Thousands of medical students are hitting the final stretch of their medical school education and beginning to embark on one of the most critical times of their career…choosing a residency and applying for a position.
Despite one’s academic prowess, however, the interview could make or break an applicant.
Therefore, let’s get you ready for the biggest job interview of your life.
Know your audience
Every residency program is different. And each one has defining elements. So don’t make the assumption that all hospitals, doctors, staff and teaching programs are the same.
Do your research before your interview, and know inside and out what makes them tick.
- The services they offer that other institutions don’t
- The type of community they serve
- Current research studies
- What are they known to have excelled at or trail-blazed
It might even help to read up on the program director and see what he/she published.
Why?? Because the first question they ask you is:
Why did you choose our residency?
Know the specialty you’re applying for
This may seem like a no-brainer but many students will, when nerves take over, cite misconceptions or negative stereotypes of the field their entering.
For example one may cite during a surgical residency interview that they “Prefer cutting over figuring out what the patient has.”
Or during a family medicine interview say, “I don’t like working in the hospital,” or “I would rather be a Jack-Of-All-Trades, than specializing in one subject.”
These answers could make the interviewer cringe. So the following examples may be better statements:
Surgery – “I enjoy working with both my mind and my hands when it comes to the vast amounts of pathology one sees as a surgeon.”
Family Medicine – “I enjoy working with the family as a unit and am excited to have the capability to treat those of all ages.”
Internal Medicine – “I’m fascinated by the complexity of cases seen in internal medicine and how the history and physical exams skills we learned in medical school can be just as accurate as the most powerful imaging study used when determining what is wrong with a patient.”
Pediatrics – “Children make me laugh and smile and to be able to do that every work day is a rarity in many professions and specialties.”
Remember it’s an interview
Dr. Thomas Hunt, Program Director, Valley Health System Family Medicine Residency Program, states:
Generally programs are looking for a good fit – fit to the specialty, culture, community, and mission of the program. Each program will weigh elements of your application differently, taking into account your transcripts, scores, letter of recommendation, etc. looking for candidates that best adhere to their “Ideal” resident.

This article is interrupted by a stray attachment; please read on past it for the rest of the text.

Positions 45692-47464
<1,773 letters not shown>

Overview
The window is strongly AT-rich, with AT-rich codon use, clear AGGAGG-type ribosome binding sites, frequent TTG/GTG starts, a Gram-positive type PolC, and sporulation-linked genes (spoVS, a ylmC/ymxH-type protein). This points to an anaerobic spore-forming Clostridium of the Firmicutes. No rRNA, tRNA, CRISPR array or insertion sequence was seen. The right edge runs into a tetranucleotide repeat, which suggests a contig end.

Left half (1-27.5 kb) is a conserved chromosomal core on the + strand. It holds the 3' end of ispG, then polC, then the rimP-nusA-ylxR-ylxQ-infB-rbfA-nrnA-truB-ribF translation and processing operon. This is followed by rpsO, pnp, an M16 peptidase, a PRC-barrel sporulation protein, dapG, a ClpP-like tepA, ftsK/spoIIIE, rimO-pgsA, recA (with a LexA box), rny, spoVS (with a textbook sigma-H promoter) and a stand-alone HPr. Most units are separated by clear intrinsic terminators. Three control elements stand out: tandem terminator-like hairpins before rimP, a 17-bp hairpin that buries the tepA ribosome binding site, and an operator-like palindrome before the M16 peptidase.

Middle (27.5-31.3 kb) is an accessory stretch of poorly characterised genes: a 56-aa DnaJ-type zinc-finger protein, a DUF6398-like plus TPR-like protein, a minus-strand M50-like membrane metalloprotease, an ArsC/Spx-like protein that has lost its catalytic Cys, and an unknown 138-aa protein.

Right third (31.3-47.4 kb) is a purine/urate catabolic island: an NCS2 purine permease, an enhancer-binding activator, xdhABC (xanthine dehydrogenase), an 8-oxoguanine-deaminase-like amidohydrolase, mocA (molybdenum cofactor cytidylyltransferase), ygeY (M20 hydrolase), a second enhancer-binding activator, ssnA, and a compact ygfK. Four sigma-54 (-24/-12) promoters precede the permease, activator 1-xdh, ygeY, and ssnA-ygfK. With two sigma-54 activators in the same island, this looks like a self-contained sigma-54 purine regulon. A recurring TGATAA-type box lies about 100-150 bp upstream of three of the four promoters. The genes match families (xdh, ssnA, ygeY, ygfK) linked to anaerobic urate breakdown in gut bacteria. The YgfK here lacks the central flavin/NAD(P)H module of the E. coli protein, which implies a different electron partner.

That being said, the best advice I can give to students interviewing for residencies this season is to relax, be yourself, and remember that you are interviewing the program as much as they are interviewing you. Watch how the faculty, staff, and residents interact with one another and ask yourself “How do I see myself fitting into this program over the next 3 to 5 years? Is this what I am looking for? Will I be happy and thrive in this environment?”
So remember…. it’s an interview. The reason why you are sitting before them is because they liked what they saw on paper but now they need to see you how you act, speak, and compose yourself in person. So the same rules apply.
- Thank them before and after the interview, using a handshake when appropriate
- Dress professionally, but comfortably so you appear comfortable and professional
- Avoid slang and overly wordy responses
- Keep giggles to a minimum, even if they make a funny joke
- Be respectful
- Be gracious to everyone with whom you come into contact with that day from the security guard to the program director to the parking attendant
- Be humble
- If a question seems random, and you don’t know the answer, respond with, “That’s a good question, let me give some thought into my answer before I respond,” to provide you with some pause to collect your thoughts.
Why should they pick you?